2. Trying to find a paradigm shift and fix bottlenecks that waste 99% of our resources, these bottlenecks are so ingrained in our minds that we can’t even see them. Figure out that 99% of the available computing power is/actually/not being used and can use this cool trick. Coming up with a simple abstraction that performs alone on any available task is close to SOTA.

3 Automated Machine Learning

Most of my work over the past few years has revolved around automated machine learning, so I have a biased view that automated machine learning is an important part of machine learning. In fact, most people working in machine learning, whether in academia or industry, seem to be working on the edge of automation.

The relevant academic papers can be summed up in the following steps:

  • Architecture.

  • Make some small modifications to the hyperparameters.

  • Run benchmarks on several datasets.

  • Prove some theoretical guarantees that generally do not hold for any real-world training scenario and can be proven empirically (e.g. differentiability, uniform convergence when the data follows some ideal distribution)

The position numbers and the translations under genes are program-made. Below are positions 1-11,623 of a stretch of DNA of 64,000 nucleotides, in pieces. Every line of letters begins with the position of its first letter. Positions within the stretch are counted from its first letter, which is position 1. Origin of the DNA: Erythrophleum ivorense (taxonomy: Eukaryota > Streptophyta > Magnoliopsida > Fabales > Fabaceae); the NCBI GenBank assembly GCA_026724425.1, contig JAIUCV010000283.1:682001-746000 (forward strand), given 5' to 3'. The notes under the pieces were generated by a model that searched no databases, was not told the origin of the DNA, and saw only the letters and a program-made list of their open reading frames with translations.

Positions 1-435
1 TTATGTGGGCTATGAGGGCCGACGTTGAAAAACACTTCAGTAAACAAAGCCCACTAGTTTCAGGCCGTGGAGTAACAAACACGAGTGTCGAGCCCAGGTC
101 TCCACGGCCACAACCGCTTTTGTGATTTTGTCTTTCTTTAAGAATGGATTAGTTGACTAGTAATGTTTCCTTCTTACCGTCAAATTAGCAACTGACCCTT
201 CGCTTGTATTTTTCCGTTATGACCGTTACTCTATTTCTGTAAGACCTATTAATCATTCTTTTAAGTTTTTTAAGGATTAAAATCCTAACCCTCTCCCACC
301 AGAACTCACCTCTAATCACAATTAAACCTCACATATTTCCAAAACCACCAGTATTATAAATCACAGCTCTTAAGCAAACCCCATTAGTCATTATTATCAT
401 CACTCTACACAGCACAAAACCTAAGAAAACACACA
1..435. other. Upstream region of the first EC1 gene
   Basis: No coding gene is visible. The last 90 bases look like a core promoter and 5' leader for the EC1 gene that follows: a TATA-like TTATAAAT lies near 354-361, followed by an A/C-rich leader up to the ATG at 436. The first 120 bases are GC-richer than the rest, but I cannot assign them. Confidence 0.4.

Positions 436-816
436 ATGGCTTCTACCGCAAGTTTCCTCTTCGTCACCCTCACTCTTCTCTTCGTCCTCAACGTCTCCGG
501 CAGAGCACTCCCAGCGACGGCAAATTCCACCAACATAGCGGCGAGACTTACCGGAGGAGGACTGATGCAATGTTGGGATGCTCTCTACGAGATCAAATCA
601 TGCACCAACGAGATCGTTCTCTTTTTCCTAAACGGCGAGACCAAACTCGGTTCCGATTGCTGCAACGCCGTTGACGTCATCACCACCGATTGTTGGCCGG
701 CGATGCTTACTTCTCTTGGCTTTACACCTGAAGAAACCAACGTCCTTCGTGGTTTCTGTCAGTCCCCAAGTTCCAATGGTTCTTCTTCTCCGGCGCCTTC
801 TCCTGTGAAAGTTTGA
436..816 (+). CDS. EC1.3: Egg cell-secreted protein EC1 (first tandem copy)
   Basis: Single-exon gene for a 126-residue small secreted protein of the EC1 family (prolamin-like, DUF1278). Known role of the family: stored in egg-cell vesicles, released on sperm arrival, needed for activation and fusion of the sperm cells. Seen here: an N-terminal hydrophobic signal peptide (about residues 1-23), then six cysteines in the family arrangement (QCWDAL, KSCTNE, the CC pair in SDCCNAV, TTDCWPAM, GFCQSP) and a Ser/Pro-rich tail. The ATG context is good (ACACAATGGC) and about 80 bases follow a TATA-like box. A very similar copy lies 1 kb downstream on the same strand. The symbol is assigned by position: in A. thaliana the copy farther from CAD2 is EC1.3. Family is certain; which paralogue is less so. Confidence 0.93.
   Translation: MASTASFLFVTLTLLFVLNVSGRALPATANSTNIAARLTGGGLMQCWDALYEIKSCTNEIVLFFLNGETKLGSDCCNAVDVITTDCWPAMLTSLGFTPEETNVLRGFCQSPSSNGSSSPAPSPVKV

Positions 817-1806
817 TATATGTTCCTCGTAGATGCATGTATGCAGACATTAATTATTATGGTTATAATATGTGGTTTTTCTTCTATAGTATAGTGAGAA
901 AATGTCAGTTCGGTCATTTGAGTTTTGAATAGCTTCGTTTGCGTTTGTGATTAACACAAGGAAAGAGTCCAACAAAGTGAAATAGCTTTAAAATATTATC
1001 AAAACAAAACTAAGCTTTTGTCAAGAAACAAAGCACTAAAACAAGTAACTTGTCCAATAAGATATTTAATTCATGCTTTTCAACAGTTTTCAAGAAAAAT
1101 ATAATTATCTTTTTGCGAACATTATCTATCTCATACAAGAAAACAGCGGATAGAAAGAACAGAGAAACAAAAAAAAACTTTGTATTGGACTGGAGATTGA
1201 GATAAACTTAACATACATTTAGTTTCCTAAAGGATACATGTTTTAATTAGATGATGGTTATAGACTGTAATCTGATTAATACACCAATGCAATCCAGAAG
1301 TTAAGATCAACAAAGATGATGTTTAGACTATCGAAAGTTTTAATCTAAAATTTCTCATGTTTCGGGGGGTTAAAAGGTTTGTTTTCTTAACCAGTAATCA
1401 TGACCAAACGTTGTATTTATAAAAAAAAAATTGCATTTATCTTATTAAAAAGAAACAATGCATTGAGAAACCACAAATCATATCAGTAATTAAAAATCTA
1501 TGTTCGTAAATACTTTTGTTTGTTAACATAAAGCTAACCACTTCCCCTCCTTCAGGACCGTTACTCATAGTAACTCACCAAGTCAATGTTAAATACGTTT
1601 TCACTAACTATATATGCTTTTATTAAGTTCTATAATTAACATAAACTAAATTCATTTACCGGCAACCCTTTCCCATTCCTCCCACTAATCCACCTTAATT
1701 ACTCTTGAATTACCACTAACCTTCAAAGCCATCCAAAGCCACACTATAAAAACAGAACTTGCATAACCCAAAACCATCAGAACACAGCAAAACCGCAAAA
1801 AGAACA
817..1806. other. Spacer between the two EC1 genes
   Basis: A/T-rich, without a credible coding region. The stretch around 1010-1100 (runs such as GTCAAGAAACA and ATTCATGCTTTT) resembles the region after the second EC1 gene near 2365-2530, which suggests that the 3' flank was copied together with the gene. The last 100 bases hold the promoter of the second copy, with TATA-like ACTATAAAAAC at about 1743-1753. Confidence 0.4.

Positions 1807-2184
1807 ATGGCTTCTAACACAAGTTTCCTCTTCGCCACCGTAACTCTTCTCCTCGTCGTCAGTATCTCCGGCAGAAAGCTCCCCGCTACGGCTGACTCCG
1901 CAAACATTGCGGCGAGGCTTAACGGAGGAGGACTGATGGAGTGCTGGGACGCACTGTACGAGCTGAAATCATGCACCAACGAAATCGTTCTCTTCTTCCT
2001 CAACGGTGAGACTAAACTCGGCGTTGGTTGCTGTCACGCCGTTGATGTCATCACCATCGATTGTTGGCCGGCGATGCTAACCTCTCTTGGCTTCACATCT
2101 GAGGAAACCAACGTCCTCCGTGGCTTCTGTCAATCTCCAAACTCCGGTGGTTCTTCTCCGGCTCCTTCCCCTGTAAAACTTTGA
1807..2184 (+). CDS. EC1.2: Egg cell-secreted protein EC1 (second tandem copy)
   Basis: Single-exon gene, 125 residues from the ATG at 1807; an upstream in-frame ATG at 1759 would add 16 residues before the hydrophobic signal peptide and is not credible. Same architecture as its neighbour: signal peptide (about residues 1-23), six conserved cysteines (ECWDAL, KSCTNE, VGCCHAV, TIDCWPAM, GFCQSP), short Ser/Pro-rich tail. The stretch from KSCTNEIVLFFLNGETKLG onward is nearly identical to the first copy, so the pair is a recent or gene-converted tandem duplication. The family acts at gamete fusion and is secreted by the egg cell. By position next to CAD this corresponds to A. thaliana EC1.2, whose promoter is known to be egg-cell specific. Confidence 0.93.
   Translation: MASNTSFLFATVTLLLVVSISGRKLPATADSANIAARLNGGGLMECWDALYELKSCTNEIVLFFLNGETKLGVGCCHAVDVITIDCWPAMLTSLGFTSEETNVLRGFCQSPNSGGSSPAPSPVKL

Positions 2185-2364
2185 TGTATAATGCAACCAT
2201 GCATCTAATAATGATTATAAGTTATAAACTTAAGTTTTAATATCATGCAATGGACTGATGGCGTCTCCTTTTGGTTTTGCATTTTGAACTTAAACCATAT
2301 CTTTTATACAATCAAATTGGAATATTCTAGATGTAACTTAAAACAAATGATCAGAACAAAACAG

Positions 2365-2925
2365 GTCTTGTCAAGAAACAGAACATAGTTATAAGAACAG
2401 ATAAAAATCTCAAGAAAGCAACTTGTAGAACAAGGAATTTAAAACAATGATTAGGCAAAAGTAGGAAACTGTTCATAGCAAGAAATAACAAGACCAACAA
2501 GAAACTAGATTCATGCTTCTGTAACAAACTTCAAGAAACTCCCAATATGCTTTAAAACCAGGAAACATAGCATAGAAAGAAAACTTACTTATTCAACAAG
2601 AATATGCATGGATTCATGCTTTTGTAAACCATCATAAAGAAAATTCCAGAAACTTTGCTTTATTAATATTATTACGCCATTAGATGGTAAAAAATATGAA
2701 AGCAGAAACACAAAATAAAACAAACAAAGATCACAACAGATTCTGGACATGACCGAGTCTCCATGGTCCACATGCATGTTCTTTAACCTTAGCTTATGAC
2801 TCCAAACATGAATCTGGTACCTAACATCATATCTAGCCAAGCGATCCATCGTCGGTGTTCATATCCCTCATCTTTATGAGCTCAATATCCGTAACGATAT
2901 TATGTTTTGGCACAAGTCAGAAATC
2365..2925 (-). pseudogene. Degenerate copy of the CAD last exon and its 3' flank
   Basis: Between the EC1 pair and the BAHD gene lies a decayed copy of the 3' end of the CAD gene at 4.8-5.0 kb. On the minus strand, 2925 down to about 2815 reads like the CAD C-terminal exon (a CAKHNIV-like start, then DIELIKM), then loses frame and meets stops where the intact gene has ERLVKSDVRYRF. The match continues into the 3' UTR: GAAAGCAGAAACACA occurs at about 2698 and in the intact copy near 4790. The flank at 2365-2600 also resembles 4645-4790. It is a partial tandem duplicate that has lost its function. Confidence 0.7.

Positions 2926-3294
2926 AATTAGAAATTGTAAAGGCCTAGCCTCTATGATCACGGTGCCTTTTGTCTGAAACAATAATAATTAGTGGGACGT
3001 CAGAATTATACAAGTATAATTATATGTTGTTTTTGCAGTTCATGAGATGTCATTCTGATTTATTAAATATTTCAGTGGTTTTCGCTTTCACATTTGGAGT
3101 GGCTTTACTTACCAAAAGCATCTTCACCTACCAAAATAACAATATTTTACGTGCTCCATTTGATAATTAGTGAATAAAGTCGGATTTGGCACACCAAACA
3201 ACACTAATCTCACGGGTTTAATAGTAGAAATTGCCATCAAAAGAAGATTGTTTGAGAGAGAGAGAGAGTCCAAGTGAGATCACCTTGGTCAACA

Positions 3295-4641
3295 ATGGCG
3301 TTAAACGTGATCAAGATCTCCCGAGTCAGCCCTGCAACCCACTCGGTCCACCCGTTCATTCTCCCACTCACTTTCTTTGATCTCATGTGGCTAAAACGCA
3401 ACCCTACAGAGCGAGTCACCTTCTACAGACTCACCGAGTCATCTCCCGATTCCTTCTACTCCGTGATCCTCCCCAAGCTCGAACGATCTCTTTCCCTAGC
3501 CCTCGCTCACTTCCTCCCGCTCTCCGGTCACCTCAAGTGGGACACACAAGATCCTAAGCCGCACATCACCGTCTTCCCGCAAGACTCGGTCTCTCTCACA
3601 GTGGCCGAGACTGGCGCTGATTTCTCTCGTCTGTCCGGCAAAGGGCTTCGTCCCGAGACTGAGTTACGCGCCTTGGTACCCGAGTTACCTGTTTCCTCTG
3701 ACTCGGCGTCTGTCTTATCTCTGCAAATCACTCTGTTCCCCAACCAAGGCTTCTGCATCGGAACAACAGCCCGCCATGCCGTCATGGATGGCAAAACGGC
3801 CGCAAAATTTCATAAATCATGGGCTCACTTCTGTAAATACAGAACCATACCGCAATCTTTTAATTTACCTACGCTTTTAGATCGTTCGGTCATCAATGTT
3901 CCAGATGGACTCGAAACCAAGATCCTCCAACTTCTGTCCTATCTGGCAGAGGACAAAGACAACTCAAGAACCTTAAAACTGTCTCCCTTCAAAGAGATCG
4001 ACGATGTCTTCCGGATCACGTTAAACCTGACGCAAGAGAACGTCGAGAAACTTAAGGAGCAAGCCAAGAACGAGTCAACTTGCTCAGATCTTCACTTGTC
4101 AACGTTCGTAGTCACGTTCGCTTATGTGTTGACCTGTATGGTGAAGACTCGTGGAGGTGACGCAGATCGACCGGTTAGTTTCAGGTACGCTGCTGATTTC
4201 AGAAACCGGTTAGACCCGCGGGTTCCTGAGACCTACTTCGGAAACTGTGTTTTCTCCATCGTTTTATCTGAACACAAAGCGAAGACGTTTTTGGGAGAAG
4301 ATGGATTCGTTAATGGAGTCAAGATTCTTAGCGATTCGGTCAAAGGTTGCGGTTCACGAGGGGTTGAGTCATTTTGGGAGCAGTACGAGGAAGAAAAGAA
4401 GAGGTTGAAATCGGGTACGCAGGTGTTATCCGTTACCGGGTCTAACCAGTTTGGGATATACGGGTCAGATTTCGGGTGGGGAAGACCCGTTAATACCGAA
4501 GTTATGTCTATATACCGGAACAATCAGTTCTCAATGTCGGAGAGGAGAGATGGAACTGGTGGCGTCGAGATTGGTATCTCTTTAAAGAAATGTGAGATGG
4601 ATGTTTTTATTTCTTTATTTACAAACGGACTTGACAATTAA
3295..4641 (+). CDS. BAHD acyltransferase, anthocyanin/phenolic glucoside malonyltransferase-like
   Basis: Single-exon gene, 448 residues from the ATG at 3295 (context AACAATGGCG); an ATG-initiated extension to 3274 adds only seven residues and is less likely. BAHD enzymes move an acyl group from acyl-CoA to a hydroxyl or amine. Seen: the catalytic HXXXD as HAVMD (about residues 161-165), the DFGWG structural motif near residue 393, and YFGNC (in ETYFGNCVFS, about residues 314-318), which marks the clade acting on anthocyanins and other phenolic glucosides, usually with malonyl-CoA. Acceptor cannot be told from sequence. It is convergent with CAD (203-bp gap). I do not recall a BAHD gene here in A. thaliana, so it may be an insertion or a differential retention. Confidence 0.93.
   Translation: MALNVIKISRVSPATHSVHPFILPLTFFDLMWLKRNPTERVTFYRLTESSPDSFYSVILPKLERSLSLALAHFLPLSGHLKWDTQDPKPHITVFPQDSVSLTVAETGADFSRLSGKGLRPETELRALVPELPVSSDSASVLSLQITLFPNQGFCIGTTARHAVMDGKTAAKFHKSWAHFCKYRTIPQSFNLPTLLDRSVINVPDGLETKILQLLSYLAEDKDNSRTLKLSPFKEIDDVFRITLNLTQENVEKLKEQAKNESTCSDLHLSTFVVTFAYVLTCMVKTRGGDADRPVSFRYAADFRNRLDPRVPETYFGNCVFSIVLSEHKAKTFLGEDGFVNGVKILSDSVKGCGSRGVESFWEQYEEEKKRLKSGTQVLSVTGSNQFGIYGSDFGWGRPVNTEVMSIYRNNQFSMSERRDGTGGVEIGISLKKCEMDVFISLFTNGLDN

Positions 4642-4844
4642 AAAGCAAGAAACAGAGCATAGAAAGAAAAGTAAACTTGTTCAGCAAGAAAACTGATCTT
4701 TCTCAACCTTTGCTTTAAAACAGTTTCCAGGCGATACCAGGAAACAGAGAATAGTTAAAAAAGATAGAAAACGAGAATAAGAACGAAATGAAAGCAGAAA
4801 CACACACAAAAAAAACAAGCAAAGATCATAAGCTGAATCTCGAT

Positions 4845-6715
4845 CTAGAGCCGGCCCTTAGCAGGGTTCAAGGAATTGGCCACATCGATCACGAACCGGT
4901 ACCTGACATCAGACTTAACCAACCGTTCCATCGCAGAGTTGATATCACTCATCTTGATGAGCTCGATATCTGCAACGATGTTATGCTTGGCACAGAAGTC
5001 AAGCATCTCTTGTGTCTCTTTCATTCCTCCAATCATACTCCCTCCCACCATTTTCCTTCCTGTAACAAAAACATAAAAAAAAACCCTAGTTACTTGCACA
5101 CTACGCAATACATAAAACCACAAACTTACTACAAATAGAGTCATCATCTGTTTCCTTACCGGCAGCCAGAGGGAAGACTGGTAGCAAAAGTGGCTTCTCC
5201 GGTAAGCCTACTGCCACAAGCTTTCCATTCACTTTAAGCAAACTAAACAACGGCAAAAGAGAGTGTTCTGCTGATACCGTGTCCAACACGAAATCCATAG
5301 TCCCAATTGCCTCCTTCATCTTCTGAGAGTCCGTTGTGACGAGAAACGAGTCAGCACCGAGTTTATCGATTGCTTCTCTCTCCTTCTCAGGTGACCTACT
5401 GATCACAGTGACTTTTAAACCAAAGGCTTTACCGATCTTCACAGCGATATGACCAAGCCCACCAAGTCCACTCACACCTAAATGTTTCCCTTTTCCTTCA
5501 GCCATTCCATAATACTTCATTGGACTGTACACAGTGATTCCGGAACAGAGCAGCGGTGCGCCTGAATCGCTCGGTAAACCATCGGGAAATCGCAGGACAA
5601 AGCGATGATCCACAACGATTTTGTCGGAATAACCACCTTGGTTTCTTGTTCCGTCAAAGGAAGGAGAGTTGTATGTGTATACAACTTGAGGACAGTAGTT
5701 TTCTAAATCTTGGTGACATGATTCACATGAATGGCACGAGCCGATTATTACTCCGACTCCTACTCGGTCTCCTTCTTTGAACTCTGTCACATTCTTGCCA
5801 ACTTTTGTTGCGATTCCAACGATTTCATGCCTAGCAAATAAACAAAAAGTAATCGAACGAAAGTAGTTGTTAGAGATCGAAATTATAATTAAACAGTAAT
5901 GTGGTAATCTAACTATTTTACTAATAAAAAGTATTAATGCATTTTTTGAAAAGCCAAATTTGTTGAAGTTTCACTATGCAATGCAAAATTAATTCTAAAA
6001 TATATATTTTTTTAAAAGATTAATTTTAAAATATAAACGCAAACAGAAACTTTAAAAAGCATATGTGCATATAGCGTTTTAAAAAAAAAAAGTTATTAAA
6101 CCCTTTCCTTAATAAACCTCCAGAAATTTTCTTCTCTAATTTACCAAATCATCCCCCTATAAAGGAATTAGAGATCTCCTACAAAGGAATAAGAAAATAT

• Add enough filler.

The work of a data scientist and a machine learning engineer can also be boiled down to the following steps:

  • Try some easy-to-use models that, if set up correctly, don’t require 100 lines of code to work.

  • Try to tune the unit accuracy of hyperparameters on test data, even if it’s a bit bad in reality, it’s still worth deploying to production.

  • Wrap it in some kind of API for backend use.

  • If needed, write a cron job to train it every now and then.

  • Write a long PPT and present it to 5 people (with job titles starting with P or C) so they can safely allow you to deploy.

Broadly speaking, this seems like a very easy thing to automate. But it seems that these people’s work has nothing to do with steps 1-4, maybe vague theory and slides are the point.

Maybe this is a simplified way of thinking, but to put it another way, if automated machine learning is really so good, why aren’t more Kaggle leaderboards dominated by people using these packages?

4 Benchmarks and Competition in Machine Learning

The interest in benchmarks and competition does not appear to be high compared to the number of papers published. The number of machine learning-related papers appearing on arxiv is well over 100 per day, while the number of papers on the code leaderboard is much smaller.

I think the way most researchers demonstrate this is that they’re not trying to “compete” with their technology on anything, or trying to improve some kind of precision score, but trying to provide interesting theoretical support for designing and thinking about models direction.